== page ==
A Legacy Fighter, The F-15 Mission is Complete

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The United States Air Force maintains the largest and most technologically advanced air force in the world. Attaining and maintaining air superiority has been a top priority of U.S. military leadership since World War II. This has resulted in a never-ending pursuit of advanced technology to deal with the current and projected enemy threat.

Recently, a proposal has been put forth to produce a variant of the F-15 to add to the United States Air Force’s current fighter inventory. To some, this has resonated positively. However, upon further investigation, the rationale and validity of this proposal fall apart.

As a former F-15 pilot, I love the aircraft. It was my first and the only front-line fighter I flew throughout my 40-year career and 2500 plus F-15 flying hours. It pains me greatly to write this article, but decision makers must accept what I have – the F-15’s air superiority days have come and gone! The 5th generation era has arrived, and the global near-peer threat is evolving to meet that capability.

The F-15 Eagle, designed in response to the Air Force’s requirement for an aircraft dedicated solely to the air superiority mission, was first flown in the early 70s. Like the P-51 and the F-86, that were the greatest air superiority fighters of their generation, the F-15 was the greatest air to air fighter of its generation – the 80s and 90s. However, like the P-51 and the F-86, the F-15 has been surpassed by a more capable fighter. Like it’s legacy aircraft counterparts, the F-15 is a fighter built for the threats of its timeframe – the 20th century. Not a fighter built in anticipation of what capability and survivability would be needed in the 21st century.

The average age of U.S. Air Force aircraft, including fighter jets, is currently at a record-setting rate due to restrictive defense budgets of past administrations. Therefore, it is more imperative than ever for the USAF to replace the aging fleet with the most technologically advanced, survivable fighter that delivers the maximum performance within budget allocations, and more importantly, that can continue to be modernized with leading-edge technology.

Wisely, the U.S. Air Force has invested in the F-35 Lightning II, the most advanced stealth multi-role operational fighter aircraft in the world. This 5th generation aircraft is transforming air combat with distinctive speed, range and weapons capacity coupled with stealth, sensor capability, information fusion and network connectivity that brings unprecedented capability to warfighters.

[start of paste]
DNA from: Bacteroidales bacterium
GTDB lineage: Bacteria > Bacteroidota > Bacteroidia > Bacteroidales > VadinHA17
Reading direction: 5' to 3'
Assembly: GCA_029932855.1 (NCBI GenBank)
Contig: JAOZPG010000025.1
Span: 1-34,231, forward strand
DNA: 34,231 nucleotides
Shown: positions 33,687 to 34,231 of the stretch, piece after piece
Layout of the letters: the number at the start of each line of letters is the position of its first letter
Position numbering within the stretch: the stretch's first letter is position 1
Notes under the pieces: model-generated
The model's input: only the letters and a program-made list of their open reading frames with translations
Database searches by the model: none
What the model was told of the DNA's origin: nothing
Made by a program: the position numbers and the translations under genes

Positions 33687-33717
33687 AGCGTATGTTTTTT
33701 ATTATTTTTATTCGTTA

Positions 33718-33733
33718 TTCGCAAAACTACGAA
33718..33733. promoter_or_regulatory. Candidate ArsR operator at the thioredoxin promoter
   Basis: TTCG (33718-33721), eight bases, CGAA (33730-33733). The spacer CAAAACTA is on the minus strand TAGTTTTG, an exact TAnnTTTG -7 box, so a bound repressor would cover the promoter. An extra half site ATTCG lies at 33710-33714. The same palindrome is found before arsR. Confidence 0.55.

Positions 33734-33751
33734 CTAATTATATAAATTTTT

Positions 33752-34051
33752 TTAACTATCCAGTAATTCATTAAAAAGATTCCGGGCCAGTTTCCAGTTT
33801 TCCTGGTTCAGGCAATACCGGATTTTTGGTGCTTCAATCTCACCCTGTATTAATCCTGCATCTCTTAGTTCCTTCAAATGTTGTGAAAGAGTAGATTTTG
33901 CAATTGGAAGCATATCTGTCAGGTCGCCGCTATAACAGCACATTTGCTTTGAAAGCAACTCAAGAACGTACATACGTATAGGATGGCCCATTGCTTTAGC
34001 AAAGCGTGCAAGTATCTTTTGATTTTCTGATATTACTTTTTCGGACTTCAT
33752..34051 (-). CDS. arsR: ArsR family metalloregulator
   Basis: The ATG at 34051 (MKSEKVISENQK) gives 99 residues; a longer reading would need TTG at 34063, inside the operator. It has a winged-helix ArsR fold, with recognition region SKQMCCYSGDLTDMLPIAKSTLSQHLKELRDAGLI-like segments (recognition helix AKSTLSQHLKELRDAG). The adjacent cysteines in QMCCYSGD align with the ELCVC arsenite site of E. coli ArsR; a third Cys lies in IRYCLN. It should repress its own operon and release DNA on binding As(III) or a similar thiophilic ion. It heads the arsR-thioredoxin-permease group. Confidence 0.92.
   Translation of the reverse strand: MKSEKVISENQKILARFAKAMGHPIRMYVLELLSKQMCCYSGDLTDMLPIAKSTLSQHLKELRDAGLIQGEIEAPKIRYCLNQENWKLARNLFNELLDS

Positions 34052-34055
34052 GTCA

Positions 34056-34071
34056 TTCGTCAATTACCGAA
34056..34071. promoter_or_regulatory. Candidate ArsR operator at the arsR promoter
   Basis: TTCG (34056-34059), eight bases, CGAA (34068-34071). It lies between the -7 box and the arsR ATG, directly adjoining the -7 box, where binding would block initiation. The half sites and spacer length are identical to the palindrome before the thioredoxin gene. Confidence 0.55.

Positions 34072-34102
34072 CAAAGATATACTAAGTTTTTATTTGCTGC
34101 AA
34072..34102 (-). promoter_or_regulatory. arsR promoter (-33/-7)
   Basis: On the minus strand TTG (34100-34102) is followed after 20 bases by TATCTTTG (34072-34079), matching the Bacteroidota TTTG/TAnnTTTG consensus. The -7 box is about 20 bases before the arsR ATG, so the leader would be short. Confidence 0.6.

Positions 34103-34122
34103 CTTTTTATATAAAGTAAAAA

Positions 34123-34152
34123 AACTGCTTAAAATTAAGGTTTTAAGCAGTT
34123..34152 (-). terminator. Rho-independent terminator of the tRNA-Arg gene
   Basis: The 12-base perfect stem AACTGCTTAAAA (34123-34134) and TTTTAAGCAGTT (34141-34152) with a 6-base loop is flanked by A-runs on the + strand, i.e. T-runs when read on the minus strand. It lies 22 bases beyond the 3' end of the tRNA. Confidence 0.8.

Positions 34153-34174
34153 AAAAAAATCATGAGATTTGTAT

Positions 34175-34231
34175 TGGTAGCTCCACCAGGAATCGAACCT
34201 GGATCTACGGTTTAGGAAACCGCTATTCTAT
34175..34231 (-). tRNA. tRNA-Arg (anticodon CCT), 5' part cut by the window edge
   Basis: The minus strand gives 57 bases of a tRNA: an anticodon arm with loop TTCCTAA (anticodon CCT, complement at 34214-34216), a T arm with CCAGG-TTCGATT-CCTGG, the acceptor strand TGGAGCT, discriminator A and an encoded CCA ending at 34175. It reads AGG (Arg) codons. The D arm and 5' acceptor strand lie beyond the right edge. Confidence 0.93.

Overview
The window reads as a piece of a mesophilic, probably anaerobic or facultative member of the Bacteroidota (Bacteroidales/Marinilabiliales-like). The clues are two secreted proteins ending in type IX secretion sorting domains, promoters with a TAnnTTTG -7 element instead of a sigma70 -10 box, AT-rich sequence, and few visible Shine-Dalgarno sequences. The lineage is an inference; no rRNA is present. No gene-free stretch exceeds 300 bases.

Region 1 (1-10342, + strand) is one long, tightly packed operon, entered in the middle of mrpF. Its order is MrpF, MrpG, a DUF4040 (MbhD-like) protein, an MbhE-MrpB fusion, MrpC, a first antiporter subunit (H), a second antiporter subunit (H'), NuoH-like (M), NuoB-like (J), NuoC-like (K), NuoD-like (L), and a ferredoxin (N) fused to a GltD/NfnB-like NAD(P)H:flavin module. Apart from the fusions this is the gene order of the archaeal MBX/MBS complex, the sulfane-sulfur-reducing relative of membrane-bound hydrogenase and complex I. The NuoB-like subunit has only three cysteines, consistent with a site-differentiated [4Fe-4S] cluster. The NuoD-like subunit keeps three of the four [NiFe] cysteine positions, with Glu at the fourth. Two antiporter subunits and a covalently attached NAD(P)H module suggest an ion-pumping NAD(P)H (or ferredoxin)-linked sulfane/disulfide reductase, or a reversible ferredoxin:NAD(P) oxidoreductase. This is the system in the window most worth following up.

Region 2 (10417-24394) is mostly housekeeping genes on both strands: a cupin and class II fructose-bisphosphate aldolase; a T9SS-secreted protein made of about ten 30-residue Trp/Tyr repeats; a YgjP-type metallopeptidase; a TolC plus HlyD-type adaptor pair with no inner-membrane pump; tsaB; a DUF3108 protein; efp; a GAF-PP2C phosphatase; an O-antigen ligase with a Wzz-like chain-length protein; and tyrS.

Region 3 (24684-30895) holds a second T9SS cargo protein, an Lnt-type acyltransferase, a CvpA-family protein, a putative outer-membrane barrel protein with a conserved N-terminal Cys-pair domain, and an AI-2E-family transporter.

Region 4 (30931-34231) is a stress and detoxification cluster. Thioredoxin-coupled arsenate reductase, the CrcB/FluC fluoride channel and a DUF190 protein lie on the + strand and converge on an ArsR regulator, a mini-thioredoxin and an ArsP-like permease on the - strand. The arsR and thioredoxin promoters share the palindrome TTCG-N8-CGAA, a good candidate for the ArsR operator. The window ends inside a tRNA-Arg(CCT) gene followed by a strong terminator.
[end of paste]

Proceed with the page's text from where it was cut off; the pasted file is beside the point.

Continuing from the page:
Chinese and Russian Surface-to-Air and Air-to-Air threats are proliferating in quantity, advancing in capability and being deployed to critical areas of U.S. interests. To survive in the modern battlespace, a fighter must have stealth, advanced 360-degree sensor capability, advanced electronic warfare, and the ability to connect to sea, air, and space assets. The F-35 does all of these things – the F-15x can do none of them.

Some say 5th Generation fighters make 4th Generation fighters better; this is true, but the corollary is true that while protecting 4th Generation fighters, 5th Generation fighters are sub-optimized. Where 4th generation fighters are forced to adapt to an advancing battlespace, the F-35 was specifically designed to operate in it. With stealth, electronic avionics systems and infrared sensors – capabilities the F-15 does not have – the F-35 defines the battlespace that adversaries are striving unsuccessfully to adapt to.

For those in favor of bolstering 4th generation aircraft for Homeland Defense, they need to keep in mind that in the worst case scenario of an attack on our homeland, we will see highly advanced enemy 4th generation aircraft and even 5th generation aircraft.

The 5th generation fleet is growing as the F-35’s capabilities are proving reliable where it matters most for the U.S. Air Force:

  • The F-35 fleet is growing at a pace unmatched by any fighter in the world. By 2023, about 1,000 aircraft will be operating from over 40 bases and ships. In less than six years, more than 600 aircraft will be integrated into global operations, while supporting the stand up of about 25 additional bases and ships.